Tchiengang's approach unchanged even as primary role is altered

Thursday, January 12, 2012 at 8:51pm

Steve Tchiengang is well aware of his role even though, at times, he happens to morph into others.

For example, last season, the Vanderbilt forward shot a team-high 41.5 percent from behind the 3-point line. That’s right, the 6-foot-9 Tchiengang outshot sharpshooter John Jenkins, who did make an impressive 40.8 percent on nearly five times as many attempts.

This winter, Tchiengang was moved inside. He started 12 games, filling the void left by injured center Festus Ezeli.

But there hasn’t been any confusion about who Tchiengang actually is.

“He’s not Festus. He is not John. Steve is just Steve,” Vanderbilt coach Kevin Stallings said. “Steve is not going to be a 20-point-a-game guy. But he is a tough kid. He is a physical kid. He comes to play every day. His attitude is as selfless as anybody that we have. Steve has been a great contributor to this team this entire season.”

The senior from Cameroon is coming off his best offensive performance of the season as the Commodores (12-4, 2-0 SEC) host Georgia on Saturday (3 p.m., SEC Network). He scored a season-high 10 points on four-of-five shooting in a 67-57 victory at South Carolina on Tuesday.

In his previous outing against Auburn, he went scoreless and fouled out as he came off the bench for just the second time.

“My confidence has never been down,” said Tchiengang, who averages 4.4 points and 4.5 rebounds in 21.2 minutes. “I’m a confident guy every time I step out there. I believe I am going to do just as well as I can do. Against South Carolina, I just happened to be in the right place at the right time. Brad [Tinsley] having great vision was finding me the wide-open layups.”

At 240 pounds, Tchiengang can be a physical presence inside — twice this season he has grabbed more than 10 rebounds — but also keeps teams honest on the outside with his perimeter shooting.

This season, though, he has been off the mark on his 3-pointers. He has made just 25 percent (3-of-12).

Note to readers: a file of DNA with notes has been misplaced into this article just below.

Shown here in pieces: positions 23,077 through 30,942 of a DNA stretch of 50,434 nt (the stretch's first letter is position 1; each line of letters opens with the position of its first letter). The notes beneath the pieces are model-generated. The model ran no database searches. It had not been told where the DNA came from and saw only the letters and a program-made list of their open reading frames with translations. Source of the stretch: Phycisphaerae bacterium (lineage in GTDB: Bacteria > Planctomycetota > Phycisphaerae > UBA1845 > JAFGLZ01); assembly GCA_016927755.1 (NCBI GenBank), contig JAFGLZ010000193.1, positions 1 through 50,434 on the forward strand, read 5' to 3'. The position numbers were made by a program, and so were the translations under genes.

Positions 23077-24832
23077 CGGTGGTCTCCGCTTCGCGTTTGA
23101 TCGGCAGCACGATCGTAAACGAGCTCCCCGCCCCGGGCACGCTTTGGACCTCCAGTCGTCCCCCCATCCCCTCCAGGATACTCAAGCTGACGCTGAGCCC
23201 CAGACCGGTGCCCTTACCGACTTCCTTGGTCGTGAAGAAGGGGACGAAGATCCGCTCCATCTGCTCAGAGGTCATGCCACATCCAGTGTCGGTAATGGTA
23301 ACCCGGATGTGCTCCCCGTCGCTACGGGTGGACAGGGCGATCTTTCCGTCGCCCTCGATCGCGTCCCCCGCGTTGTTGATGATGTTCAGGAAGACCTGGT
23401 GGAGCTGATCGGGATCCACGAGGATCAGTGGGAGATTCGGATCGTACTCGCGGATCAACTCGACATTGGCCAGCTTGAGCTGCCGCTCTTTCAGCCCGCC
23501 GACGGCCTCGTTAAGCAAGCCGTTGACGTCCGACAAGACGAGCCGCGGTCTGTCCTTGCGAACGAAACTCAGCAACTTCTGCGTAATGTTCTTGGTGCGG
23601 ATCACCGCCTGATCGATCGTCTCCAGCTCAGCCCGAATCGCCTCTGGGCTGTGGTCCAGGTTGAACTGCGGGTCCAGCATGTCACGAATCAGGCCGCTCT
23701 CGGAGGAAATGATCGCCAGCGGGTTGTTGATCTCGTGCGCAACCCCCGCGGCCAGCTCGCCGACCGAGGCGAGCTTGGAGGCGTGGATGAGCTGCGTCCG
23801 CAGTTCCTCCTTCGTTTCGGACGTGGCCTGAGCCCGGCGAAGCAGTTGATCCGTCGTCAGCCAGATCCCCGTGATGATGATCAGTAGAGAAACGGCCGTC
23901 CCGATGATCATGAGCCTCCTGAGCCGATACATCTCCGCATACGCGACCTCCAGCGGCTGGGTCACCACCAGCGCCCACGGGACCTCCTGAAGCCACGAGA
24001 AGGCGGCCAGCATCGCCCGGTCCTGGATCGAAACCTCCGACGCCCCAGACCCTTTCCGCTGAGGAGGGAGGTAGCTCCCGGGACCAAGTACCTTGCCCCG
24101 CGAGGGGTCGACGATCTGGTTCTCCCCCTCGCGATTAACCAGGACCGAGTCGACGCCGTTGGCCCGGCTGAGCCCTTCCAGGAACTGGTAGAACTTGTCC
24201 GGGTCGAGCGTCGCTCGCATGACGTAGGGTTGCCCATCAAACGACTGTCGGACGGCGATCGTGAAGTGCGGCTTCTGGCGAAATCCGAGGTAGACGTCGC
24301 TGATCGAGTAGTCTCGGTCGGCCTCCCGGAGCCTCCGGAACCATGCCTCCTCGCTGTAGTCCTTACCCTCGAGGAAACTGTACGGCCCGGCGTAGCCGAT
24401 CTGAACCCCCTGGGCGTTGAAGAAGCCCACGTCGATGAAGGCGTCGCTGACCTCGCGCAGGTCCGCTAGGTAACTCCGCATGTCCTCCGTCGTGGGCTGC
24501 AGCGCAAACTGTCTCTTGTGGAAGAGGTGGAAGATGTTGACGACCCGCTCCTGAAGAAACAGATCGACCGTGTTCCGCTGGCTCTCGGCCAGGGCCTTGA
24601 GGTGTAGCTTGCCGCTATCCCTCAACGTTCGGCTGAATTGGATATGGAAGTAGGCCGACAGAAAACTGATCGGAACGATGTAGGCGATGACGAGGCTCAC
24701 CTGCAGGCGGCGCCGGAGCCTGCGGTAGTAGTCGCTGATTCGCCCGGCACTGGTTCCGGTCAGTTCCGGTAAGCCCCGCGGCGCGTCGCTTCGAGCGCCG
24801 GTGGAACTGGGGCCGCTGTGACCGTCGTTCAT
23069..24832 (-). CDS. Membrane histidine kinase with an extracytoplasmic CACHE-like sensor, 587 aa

“I’m not worried about that,” he said. “I go out there in the gym every day, every night and work on that. I know I am going to make the shot that matters the most when the time comes.”

Ezeli is working his way back into the starting lineup. He has started two straight games for the first time all season.

That could allow Tchiengang to be more of a mid-range jumpshooter and 3-point threat again.

To Tchiengang, though, his job won’t change.

“My role has been the same," he said. "Go out there and compete, play hard and bring a lot of intensity on the court."

Briefly

• Georgia sits at 9-7 and 0-2 in the conference after losses to Alabama and No. 19 Florida.

The Bulldogs no longer have playmakers Trey Thompkins and Travis Leslie, who are in their rookie seasons with the Los Angeles Clippers.

Georgia is led by freshman Kentavious Caldwell-Pope (14.2 ppg) and Tennessee State transfer and Nashville native Gerald Robinson (13.3 ppg).

• Vanderbilt is riding a six-game winning streak and over its last four games defense has been the difference.

The Commodores have held their last four opponents to an average of 19.3 first-half points with a shooting percentage of 26.3.

• Four of Vanderbilt’s starters are shooting near 50 percent for the season.

Jeffery Taylor (53.6) leads the way, with Lance Goulbourne (50.5) Brad Tinsley (50.0) and John Jenkins (48.9) close behind.